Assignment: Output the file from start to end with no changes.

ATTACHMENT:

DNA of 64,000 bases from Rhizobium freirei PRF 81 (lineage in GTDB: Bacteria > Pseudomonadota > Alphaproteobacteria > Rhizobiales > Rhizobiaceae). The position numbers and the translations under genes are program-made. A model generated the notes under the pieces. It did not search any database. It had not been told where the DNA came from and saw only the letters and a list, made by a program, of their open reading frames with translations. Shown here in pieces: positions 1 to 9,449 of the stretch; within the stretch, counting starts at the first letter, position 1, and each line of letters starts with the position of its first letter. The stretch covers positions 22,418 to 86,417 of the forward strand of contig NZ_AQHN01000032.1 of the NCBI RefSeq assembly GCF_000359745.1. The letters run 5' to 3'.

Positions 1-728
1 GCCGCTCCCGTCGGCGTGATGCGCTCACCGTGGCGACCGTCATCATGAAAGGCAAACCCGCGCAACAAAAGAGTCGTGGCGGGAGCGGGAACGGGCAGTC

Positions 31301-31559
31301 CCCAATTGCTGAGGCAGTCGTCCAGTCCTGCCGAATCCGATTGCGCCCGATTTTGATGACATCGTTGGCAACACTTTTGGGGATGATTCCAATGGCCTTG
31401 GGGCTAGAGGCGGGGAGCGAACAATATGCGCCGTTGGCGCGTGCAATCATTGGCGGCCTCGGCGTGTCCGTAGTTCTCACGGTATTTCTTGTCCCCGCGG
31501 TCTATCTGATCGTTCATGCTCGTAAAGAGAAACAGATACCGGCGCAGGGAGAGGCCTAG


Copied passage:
DNA of 64,000 bases from Rhizobium freirei PRF 81 (lineage in GTDB: Bacteria > Pseudomonadota > Alphaproteobacteria > Rhizobiales > Rhizobiaceae). The position numbers and the translations under genes are program-made. A model generated the notes under the pieces. It did not search any database. It had not been told where the DNA came from and saw only the letters and a list, made by a program, of their open reading frames with translations. Shown here in pieces: positions 1 to 9,449 of the stretch; within the stretch, counting starts at the first letter, position 1, and each line of letters starts with the position of its first letter. The stretch covers positions 22,418 to 86,417 of the forward strand of contig NZ_AQHN01000032.1 of the NCBI RefSeq assembly GCF_000359745.1. The letters run 5' to 3'.

Positions 1-728
1 GCCGCTCCCGTCGGCGTGATGCGCTCACCGTGGCGACCGTCATCATGAAAGGCAAACCCGCGCAACAAAAGAGTCGTGGCGGGAGCGGGAACGGGCAGTC

Positions 31301-31559
31301 CCCAATTGCTGAGGCAGTCGTCCAGTCCTGCCGAATCCGATTGCGCCCGATTTTGATGACATCGTTGGCAACACTTTTGGGGATGATTCCAATGGCCTTG
31401 GGGCTAGAGGCGGGGAGCGAACAATATGCGCCGTTGGCGCGTGCAATCATTGGCGGCCTCGGCGTGTCCGTAGTTCTCACGGTATTTCTTGTCCCCGCGG
31501 TCTATCTGATCGTTCATGCTCGTAAAGAGAAACAGATACCGGCGCAGGGAGAGGCCTAG